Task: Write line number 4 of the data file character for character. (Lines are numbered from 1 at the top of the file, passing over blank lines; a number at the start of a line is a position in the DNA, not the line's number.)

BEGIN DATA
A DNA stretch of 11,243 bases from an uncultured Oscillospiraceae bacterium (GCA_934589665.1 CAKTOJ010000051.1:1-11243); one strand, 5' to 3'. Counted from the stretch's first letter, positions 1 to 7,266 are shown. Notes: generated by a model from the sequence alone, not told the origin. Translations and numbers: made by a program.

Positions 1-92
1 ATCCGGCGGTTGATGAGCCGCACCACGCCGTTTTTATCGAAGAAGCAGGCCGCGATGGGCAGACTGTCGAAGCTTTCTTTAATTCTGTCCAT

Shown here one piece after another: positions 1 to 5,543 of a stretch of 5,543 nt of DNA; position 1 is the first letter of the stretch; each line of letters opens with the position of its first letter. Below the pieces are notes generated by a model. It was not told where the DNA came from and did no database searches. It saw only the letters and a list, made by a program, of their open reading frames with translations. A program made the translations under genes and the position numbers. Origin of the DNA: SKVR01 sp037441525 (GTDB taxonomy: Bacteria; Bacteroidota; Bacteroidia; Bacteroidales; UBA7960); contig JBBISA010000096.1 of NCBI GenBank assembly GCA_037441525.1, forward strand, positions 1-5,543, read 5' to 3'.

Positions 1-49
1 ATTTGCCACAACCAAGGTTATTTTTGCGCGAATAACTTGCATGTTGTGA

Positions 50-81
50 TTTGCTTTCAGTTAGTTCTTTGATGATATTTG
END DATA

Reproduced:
Shown here one piece after another: positions 1 to 5,543 of a stretch of 5,543 nt of DNA; position 1 is the first letter of the stretch; each line of letters opens with the position of its first letter. Below the pieces are notes generated by a model. It was not told where the DNA came from and did no database searches. It saw only the letters and a list, made by a program, of their open reading frames with translations. A program made the translations under genes and the position numbers. Origin of the DNA: SKVR01 sp037441525 (GTDB taxonomy: Bacteria; Bacteroidota; Bacteroidia; Bacteroidales; UBA7960); contig JBBISA010000096.1 of NCBI GenBank assembly GCA_037441525.1, forward strand, positions 1-5,543, read 5' to 3'.